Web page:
The only person who is by Amelia’s side no matter what is her clingy, screechy, overbearing offspring. It’s a jealous, dependent, demanding love. He hugs her, but he hugs too hard and hurts her. He builds a catapult “to protect her” and winds up breaking a window. He wakes her up in the middle of the night, causing her to sleep through her alarm and miss work. Exhausted and alone, she desperately tries to ignore that most horrifying of possibilities. For a film with phenomenal art design and some truly creepy frights, the unspoken contempt of a parent for her child is by far the most unnerving thing on display.
The best horror films all touch upon something universally unsettling. Classics like The Shining
or Rosemary’s Baby
examined unchecked hatred and paranoia that were even more terrifying because the audience found themselves relating. Even in classics like Targets
or The Exorcist
, where the darkness was too large or terrifying to comprehend, the horror came from the hero’s helplessness in the face of disaster. Compare all of this to The Conjuring
, the hyper-successful horror blockbuster from 2013. That too featured a dark spirit that unleashed itself upon a family to cause dissent; but evil there wasn’t some relatable human emotion gone awry. The possessing spirit was decidedly abstract evil that could be countered with some notion of abstract good. There were heroes whose sole job was to help people in need. The oppressed family had seemingly no problems besides the satanic forces besetting them. And the police and the church were always present to back them up. It was the horror equivalent of a superhero film.
I’m not saying that horror films cannot be positive and uplifting, but how often have you been truly scared while surrounded by trusted friends? The perpetual reassurances in films like The Conjuring
don’t exist when we’re most alone. They serve only as quick shock scares and are forgotten as soon as we leave the theater. The Babadook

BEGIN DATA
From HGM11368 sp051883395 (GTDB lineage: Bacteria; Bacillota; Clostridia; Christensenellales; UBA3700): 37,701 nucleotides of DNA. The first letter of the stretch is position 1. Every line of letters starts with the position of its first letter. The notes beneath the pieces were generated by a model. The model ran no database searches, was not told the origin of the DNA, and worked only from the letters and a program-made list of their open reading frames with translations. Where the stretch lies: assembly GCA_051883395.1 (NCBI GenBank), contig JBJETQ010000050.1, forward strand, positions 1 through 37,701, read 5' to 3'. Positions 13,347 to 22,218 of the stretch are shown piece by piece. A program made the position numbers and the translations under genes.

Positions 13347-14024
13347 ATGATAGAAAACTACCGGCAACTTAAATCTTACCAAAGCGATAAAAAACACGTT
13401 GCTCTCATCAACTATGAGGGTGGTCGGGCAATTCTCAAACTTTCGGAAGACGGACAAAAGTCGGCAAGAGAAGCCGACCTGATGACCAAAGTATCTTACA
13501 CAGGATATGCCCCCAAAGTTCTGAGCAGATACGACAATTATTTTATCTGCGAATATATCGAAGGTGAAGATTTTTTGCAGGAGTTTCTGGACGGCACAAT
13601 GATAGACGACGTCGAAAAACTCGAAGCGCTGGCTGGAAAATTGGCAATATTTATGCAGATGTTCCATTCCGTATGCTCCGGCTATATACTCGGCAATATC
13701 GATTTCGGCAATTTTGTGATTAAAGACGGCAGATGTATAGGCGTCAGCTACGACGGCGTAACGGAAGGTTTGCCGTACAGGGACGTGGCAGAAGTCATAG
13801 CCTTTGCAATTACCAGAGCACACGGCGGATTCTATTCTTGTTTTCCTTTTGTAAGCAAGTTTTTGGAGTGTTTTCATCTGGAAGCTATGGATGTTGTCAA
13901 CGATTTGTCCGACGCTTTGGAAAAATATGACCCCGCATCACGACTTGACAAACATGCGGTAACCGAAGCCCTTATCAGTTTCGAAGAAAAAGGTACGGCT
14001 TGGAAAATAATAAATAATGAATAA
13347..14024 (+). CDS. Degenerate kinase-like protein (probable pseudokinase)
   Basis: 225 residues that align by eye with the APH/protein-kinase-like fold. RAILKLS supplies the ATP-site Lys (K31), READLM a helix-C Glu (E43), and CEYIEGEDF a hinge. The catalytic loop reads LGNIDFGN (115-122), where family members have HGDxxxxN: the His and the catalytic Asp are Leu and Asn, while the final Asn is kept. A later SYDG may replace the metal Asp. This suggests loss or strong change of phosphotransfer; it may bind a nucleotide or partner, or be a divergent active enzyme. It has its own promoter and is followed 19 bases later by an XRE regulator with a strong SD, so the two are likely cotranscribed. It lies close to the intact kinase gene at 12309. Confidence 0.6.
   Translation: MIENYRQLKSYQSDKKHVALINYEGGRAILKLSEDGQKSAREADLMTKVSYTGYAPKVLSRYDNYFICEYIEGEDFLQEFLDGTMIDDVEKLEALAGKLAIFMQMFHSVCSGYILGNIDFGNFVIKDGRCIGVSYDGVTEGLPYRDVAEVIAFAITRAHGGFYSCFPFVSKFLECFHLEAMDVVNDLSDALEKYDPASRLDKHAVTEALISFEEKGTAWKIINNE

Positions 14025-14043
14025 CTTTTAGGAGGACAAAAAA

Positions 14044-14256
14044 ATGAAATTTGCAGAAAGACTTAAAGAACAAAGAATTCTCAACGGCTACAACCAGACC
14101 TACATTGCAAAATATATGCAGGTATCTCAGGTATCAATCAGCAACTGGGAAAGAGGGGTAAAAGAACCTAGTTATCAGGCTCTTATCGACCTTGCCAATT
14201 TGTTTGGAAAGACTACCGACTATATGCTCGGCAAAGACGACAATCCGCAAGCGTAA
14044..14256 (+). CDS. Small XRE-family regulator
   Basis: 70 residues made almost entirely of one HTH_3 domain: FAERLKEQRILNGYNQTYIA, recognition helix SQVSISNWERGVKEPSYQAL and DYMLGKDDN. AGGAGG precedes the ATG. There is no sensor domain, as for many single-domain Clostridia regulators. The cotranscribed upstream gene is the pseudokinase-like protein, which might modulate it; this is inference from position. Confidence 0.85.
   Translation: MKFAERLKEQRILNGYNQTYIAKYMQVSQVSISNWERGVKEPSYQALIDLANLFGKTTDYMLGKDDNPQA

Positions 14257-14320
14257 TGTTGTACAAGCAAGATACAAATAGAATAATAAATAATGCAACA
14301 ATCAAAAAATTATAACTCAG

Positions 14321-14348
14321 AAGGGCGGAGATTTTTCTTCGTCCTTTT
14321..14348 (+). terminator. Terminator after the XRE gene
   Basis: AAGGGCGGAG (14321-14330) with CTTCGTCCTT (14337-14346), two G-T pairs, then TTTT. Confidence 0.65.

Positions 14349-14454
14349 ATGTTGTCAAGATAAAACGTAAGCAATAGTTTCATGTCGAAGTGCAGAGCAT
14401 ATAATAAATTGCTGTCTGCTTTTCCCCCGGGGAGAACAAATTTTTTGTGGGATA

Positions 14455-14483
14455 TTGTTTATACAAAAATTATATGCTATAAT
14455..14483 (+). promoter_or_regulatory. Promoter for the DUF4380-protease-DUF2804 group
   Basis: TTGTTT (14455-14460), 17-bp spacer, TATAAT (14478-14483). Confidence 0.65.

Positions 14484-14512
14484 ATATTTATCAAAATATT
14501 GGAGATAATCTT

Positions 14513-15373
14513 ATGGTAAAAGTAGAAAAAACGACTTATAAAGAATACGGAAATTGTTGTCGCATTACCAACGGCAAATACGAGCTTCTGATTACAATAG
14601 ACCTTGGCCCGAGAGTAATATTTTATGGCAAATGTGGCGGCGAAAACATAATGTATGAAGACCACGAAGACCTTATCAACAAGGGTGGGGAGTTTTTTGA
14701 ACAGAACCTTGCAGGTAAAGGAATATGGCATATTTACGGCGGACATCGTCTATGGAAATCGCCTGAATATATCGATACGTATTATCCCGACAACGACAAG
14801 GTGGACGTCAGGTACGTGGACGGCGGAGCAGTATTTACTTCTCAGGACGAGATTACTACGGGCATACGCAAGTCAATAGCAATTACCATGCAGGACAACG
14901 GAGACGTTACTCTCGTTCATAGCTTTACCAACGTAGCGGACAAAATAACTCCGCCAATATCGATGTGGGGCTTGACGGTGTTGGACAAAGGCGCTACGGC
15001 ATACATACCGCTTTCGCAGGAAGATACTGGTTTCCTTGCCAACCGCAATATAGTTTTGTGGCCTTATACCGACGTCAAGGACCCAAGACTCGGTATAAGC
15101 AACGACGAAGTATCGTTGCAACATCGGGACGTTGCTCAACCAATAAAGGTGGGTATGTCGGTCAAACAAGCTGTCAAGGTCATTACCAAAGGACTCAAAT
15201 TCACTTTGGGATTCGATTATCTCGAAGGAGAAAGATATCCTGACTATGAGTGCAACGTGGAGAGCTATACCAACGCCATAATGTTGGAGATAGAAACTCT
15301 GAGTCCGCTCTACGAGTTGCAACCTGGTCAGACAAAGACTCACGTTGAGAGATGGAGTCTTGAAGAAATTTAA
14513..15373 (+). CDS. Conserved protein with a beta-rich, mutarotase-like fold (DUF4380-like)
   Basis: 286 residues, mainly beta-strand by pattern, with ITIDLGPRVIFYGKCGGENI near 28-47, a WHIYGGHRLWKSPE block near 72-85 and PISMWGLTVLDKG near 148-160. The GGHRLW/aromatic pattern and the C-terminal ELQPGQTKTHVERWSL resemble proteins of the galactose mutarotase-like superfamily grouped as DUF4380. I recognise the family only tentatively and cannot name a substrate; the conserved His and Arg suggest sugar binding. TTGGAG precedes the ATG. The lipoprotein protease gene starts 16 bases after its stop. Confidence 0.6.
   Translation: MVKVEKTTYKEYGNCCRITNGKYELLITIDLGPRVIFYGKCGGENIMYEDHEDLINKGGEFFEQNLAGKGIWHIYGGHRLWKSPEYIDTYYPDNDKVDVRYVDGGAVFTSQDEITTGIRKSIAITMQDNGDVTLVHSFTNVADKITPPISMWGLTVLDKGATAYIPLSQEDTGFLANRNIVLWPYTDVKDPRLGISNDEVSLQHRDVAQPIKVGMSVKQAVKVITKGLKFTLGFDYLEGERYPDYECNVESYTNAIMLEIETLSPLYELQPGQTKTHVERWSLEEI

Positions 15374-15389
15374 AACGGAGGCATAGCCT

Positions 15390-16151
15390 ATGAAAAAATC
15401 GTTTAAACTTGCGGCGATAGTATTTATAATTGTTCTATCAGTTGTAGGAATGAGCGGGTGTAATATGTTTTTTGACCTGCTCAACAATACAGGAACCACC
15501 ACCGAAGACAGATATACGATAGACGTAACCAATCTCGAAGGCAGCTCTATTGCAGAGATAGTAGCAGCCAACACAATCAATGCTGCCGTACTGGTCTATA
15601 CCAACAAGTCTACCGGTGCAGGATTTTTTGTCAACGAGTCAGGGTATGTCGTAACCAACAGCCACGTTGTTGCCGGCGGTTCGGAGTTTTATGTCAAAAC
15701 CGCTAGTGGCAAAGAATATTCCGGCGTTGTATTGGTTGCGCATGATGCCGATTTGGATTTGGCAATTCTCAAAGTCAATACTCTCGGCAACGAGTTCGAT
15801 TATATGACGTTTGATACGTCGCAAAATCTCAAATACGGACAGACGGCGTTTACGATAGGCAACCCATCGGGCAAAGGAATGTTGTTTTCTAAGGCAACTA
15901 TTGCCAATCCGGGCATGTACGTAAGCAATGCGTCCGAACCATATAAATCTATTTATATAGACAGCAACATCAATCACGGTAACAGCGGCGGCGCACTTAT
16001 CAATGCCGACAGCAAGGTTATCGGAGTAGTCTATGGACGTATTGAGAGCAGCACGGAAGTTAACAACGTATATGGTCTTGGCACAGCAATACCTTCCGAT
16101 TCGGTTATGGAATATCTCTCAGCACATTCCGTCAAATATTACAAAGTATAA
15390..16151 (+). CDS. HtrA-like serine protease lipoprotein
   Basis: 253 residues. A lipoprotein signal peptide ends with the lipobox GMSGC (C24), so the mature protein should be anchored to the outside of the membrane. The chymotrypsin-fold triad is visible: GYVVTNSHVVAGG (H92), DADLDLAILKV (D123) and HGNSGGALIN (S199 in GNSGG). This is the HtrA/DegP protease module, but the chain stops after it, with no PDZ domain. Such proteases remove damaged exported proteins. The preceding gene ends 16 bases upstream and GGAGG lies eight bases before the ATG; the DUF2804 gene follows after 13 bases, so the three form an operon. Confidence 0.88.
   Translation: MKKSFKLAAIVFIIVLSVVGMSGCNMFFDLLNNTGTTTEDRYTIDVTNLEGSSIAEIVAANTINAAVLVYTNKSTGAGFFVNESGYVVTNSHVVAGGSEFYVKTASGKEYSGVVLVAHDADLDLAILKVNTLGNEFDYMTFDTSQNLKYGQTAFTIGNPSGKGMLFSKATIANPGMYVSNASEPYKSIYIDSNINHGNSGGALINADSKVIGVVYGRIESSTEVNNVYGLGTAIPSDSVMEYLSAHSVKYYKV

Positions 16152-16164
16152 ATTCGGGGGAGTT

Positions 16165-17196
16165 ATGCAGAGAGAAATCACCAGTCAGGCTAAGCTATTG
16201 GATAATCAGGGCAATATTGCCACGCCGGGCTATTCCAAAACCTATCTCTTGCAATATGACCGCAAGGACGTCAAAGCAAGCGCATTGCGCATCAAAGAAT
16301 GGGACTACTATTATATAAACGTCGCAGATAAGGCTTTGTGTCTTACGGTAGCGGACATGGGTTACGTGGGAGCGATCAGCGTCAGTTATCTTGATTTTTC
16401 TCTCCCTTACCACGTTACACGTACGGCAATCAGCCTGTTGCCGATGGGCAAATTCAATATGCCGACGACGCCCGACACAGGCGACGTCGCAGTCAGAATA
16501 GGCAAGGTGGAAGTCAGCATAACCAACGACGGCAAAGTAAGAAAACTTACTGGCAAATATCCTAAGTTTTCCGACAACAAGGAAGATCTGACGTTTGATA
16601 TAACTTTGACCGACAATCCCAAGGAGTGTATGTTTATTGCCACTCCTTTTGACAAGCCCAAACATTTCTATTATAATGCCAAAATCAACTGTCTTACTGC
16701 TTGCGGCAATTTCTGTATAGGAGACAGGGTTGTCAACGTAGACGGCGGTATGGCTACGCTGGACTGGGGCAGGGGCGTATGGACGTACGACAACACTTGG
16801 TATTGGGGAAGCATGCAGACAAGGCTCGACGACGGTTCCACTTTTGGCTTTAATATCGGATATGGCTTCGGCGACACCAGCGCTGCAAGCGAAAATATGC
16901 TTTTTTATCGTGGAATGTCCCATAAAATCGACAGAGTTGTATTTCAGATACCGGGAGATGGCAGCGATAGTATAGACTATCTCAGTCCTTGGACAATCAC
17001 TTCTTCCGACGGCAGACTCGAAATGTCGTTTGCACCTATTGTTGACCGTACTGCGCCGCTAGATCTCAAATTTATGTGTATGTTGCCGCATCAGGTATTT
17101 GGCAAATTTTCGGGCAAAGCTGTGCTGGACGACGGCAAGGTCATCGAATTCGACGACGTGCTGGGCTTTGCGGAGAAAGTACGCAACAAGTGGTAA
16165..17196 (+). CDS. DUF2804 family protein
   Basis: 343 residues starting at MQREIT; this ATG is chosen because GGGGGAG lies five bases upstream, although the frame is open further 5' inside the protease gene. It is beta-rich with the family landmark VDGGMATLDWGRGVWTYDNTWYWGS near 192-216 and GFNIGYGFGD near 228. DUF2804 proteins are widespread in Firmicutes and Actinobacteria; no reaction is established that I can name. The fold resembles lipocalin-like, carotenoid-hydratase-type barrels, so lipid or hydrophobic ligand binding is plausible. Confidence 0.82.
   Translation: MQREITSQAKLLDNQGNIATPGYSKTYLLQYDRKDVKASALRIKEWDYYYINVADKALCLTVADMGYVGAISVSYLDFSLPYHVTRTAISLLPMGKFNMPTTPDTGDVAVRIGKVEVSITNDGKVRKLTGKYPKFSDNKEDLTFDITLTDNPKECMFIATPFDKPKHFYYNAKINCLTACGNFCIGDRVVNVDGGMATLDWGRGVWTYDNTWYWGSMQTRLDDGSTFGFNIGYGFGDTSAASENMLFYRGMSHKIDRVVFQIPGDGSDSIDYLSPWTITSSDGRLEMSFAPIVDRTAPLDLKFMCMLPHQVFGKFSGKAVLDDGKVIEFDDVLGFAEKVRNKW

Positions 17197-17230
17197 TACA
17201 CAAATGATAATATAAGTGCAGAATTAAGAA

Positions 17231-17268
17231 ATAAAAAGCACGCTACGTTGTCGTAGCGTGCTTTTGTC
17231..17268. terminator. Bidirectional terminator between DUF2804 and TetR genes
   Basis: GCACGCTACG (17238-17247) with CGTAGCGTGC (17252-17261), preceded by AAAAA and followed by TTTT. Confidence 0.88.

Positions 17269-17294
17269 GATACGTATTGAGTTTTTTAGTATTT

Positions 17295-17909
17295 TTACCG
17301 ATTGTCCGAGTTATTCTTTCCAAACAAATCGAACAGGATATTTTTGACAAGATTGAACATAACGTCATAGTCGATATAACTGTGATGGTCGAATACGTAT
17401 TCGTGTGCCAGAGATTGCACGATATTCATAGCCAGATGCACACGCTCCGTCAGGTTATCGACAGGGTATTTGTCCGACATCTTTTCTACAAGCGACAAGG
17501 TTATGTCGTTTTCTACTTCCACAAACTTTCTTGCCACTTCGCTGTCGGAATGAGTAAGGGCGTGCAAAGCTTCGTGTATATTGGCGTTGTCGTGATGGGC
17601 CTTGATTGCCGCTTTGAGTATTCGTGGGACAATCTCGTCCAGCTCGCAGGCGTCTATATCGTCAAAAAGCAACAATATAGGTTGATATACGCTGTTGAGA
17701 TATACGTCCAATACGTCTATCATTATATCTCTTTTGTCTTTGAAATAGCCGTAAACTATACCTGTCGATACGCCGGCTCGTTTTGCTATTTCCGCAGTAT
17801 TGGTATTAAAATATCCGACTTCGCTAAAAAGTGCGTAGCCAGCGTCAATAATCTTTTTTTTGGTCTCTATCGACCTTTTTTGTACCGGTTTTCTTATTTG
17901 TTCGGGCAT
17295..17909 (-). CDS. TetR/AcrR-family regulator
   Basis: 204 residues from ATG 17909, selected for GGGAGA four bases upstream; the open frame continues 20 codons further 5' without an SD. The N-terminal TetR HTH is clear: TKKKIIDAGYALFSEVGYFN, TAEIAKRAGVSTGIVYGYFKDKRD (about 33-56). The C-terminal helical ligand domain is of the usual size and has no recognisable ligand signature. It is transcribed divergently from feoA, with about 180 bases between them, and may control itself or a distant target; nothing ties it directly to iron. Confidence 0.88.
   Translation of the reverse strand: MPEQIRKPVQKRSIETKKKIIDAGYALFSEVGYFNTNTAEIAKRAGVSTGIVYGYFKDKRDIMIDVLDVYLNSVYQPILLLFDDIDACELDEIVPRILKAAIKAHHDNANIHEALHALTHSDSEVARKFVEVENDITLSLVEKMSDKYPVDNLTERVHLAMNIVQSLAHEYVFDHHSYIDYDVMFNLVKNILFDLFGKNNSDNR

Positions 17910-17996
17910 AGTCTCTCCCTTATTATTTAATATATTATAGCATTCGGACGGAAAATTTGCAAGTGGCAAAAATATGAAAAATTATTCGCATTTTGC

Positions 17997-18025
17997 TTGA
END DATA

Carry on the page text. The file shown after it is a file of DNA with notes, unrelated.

lingers because it asks the audience to confront some of the loneliest, most discomfiting emotions that people encounter in real life. It relates to the loner, to the problem child, to the harried parent who sticks their kid in front of the TV because that migraine just won’t go away. Love and contempt, it argues, are two pages in the same gruesome, morally neutral popup book. True horror is not about burying fear under positive sentiments and reassurances. It’s about cultivating it into something useful. As you may have noticed, hiding never does much good in these films.
I don’t mean to detract from the film’s pure genre elements. There are a million qualities to horror that have nothing to do with how interesting or truthful it is. As a genre fan I’m not above watching for cool kills, exciting set pieces, or impressive creature design. I could probably have spent the full review examining The Babadook
’s nervy, unsettled shooting style or sumptuous gothic artwork. It looks like it was shot for ten times its budget. It’s also absolutely terrifying. Nothing I’ve said made any difference to me during the film because I was too busy cringing and reeling at every unsettling development. However, there is fun, disposable horror, and then there’s horror that lasts. Unlike some very exciting, very nice looking films, The Babadook
has all the makings of a cult classic that will live to scare again for generations.
Photos courtesy of: Cinetic Media